Planet, Dutch website

SUGGS (speaking in 2005): We’ve added One Step Beyond and Night Boat to Cairo, but it’s The Dangermen playing Madness songs, that’s the difference. Doing the album and going back to all the early ska stuff influenced how we now treat Madness songs, so we’ve changed the arrangements and made them more like Dangermen songs.

JULY 31: Appear on Top of the Pops performing Lola

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The band play an album track from the upcoming album, minus Lee.

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AUGUST 13: The Dangermen Sessions Volume One is released

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The album of cover versions eventually gives the band their biggest hit since 1984, climbing to No11 in the UK charts. Recorded but left off the finished album are Carole King’s Too Late Baby, John Lennon’s Oh My Love and Bittersweet by The Undertones. In the sleeve notes, each of the band is listed as their each alter ego: Lester Bernham (Bedders), Jimmy Oooh (Carl); Daniel Descartes (Woody), Professor Psykoticus (Mike), Robert Chaos (Suggs), Christofos Formantos (Chris) and Unnamed (Lee).

TRACK-BY-TRACK: Click on song title

1. This Is Where
2. Girl Why Don’t You?

SUGGS: Half of my record collection was stolen from a friend’s studio, but one of the survivors was a little-known track called Girl. Straight down the line party music, upbeat, up-tempo and right up my street. Mr Buster at his tongue-in-cheek best.

3. Shame & Scandal

MIKE: It’s a complicated tale of matrimonial misadventure penned on the island by none other than Sir Lancelot himself.

4. I Chase The Devil AKA Iron Shirt

SUGGS: I first heard this track on a Lee Perry compilation – it was the last track on a four CD set and what a tremendous thing it is. The music, as always where Mr Perry is concerned, sounded like it had come from outer space, as did Max Romeo’s lyrics. This was a song we were nervous to mess about with, but it just arose naturally one afternoon like it was meant to be. It’s not entirely lyrically identical, but I hope we got the sentiment mainly right.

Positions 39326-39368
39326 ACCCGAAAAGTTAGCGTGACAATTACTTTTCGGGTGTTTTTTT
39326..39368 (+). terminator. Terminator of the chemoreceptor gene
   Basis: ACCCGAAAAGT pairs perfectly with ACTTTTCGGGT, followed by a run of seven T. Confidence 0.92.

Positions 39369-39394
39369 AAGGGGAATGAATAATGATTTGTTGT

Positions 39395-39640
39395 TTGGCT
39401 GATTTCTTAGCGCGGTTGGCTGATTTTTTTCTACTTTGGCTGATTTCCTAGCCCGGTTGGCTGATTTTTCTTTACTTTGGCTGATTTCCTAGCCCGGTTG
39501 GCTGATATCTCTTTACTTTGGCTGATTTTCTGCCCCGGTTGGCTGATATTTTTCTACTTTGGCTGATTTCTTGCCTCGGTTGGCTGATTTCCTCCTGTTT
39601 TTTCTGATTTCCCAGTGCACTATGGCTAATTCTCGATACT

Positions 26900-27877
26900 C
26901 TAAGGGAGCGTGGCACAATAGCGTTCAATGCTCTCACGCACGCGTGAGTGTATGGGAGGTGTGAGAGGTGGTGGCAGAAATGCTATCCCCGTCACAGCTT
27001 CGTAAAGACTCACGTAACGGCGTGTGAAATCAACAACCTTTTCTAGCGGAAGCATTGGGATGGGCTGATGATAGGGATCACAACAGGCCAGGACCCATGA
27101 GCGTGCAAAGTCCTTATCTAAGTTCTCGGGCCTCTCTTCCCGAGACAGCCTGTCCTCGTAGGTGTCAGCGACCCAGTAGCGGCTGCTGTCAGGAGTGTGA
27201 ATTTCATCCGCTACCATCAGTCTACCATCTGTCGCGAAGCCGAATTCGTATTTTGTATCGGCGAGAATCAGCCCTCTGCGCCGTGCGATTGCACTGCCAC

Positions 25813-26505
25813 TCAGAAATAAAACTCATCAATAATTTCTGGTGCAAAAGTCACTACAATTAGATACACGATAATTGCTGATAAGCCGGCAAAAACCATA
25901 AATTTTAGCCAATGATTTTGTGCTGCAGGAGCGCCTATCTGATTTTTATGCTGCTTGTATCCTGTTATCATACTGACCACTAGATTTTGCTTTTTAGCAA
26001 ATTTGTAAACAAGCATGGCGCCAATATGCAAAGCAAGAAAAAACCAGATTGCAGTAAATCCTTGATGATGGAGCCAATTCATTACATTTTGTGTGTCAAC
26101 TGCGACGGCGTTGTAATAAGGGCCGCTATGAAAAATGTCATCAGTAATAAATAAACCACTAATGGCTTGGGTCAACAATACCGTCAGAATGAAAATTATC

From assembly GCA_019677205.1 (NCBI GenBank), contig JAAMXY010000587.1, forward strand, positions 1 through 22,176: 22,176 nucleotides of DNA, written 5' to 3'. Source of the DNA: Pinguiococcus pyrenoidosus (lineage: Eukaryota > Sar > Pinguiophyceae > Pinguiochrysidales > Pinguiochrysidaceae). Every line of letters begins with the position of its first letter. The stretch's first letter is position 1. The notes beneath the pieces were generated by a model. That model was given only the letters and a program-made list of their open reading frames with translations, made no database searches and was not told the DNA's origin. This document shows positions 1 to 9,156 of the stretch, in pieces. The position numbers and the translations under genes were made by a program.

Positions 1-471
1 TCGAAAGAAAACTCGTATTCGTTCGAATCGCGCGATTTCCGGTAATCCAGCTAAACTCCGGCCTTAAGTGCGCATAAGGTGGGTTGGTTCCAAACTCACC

5. Taller Than You Are

BEDDERS: There is a lot of the church in this song, with Biblical overtones about right and wrong, and it’s asking for modesty – ‘You are always telling people you are the best’. The lyrics could almost be a Sunday sermon. A happy tune carrying a darker lyric always gets me.

6. You Keep Me Hanging On

BEDDERS: I first heard it on the radio in 1967, sitting in the kitchen, eating porridge, waiting to be taken to school. By its sheer force, down the years it urged you to make a connection with it.

7. Dangerman AKA High Wire
8. Israelites

MIKE: Me and my brother Dan were on our pushbikes in the summer of 68, slowly making our way to our holiday destination, a railway cottage in Norfolk. We stopped somewhere north of Epping Forrest to make a phone call. The sun was shining, and from the pub beside the phone box the sound of the radio came drifting over the idyllic village green, mixing with the birdsong. ‘Get up in the morning / Slaving for bread sir.’ The memory still remains inextricably linked with that late summer afternoon.